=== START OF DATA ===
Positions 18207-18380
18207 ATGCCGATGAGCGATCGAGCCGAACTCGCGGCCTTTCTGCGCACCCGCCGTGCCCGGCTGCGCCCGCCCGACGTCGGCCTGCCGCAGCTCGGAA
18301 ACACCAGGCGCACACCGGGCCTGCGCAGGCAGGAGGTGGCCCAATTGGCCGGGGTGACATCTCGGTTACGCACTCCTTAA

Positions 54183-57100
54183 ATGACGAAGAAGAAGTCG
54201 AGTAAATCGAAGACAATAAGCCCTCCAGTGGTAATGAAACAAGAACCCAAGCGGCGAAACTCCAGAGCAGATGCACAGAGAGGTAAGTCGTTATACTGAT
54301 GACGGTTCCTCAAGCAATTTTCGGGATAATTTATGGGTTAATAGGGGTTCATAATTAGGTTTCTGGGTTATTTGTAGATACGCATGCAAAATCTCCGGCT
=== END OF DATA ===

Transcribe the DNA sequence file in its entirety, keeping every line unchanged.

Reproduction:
Positions 18207-18380
18207 ATGCCGATGAGCGATCGAGCCGAACTCGCGGCCTTTCTGCGCACCCGCCGTGCCCGGCTGCGCCCGCCCGACGTCGGCCTGCCGCAGCTCGGAA
18301 ACACCAGGCGCACACCGGGCCTGCGCAGGCAGGAGGTGGCCCAATTGGCCGGGGTGACATCTCGGTTACGCACTCCTTAA

Positions 54183-57100
54183 ATGACGAAGAAGAAGTCG
54201 AGTAAATCGAAGACAATAAGCCCTCCAGTGGTAATGAAACAAGAACCCAAGCGGCGAAACTCCAGAGCAGATGCACAGAGAGGTAAGTCGTTATACTGAT
54301 GACGGTTCCTCAAGCAATTTTCGGGATAATTTATGGGTTAATAGGGGTTCATAATTAGGTTTCTGGGTTATTTGTAGATACGCATGCAAAATCTCCGGCT